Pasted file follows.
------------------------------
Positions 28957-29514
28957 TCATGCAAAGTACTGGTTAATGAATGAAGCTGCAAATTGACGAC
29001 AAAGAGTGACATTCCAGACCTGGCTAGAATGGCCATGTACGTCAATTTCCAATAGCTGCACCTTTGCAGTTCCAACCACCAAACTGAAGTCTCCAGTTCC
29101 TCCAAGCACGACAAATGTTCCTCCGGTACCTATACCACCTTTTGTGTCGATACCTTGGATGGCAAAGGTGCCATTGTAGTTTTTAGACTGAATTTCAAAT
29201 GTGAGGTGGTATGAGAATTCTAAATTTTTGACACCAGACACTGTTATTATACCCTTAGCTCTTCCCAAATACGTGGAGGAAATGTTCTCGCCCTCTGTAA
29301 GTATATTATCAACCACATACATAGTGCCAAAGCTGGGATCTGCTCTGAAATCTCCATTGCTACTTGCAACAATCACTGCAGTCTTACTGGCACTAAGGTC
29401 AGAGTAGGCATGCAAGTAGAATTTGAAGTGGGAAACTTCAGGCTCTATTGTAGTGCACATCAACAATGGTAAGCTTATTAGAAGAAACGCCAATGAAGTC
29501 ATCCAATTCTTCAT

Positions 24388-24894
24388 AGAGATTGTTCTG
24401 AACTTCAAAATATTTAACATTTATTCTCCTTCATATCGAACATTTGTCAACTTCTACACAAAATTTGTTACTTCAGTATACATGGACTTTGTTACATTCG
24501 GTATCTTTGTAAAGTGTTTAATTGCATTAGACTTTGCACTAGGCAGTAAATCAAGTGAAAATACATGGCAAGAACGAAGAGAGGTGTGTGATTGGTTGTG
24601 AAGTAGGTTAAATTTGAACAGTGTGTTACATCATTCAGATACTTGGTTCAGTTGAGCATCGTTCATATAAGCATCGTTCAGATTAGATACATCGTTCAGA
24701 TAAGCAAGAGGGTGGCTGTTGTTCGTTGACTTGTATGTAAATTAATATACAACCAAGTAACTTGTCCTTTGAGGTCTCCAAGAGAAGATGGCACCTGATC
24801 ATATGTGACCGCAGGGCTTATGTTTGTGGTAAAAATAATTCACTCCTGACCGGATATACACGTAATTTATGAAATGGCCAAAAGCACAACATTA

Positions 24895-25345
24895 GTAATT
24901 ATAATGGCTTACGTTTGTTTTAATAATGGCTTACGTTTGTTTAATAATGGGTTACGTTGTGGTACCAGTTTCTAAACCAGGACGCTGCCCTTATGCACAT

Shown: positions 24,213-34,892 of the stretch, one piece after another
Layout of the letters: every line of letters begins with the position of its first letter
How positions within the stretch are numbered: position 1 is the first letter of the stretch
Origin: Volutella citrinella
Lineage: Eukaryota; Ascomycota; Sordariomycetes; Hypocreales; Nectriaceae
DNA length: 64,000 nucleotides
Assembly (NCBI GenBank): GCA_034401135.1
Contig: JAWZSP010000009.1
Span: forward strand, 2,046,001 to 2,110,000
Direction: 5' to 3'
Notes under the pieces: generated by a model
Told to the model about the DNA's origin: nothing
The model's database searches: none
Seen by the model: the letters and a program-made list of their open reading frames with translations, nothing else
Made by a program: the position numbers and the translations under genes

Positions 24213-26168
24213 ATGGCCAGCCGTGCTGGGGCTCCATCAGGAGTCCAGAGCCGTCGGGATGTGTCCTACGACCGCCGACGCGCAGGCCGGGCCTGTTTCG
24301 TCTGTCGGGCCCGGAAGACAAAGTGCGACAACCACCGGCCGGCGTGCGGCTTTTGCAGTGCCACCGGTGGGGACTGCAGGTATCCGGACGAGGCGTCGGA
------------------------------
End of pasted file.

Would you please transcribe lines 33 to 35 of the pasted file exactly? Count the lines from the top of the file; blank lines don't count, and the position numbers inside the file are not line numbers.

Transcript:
Made by a program: the position numbers and the translations under genes

Positions 24213-26168
24213 ATGGCCAGCCGTGCTGGGGCTCCATCAGGAGTCCAGAGCCGTCGGGATGTGTCCTACGACCGCCGACGCGCAGGCCGGGCCTGTTTCG